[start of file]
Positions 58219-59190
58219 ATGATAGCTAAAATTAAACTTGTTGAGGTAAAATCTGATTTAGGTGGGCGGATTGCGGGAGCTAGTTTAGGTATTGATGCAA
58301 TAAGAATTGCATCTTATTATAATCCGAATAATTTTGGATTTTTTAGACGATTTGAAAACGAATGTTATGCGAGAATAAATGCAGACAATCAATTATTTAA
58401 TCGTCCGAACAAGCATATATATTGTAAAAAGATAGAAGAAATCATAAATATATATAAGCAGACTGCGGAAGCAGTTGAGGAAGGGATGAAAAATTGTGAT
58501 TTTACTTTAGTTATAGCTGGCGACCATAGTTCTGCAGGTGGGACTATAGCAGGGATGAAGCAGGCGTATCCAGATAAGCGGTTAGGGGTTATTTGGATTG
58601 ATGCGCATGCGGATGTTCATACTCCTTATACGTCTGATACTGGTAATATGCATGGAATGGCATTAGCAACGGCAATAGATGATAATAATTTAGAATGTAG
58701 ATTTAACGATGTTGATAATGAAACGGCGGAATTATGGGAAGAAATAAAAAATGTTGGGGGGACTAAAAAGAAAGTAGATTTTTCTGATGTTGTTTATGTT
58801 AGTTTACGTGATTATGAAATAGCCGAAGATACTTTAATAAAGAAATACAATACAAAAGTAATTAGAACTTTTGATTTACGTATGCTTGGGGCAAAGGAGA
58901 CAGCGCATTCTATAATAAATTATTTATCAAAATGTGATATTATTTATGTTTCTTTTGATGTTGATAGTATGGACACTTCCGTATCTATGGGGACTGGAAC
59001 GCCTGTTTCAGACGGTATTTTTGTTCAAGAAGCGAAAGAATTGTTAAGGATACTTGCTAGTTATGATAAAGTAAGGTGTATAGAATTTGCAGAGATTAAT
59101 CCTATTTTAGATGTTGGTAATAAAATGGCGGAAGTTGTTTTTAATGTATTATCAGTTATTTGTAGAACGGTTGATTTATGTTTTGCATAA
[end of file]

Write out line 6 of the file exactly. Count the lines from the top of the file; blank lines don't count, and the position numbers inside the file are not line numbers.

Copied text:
58601 ATGCGCATGCGGATGTTCATACTCCTTATACGTCTGATACTGGTAATATGCATGGAATGGCATTAGCAACGGCAATAGATGATAATAATTTAGAATGTAG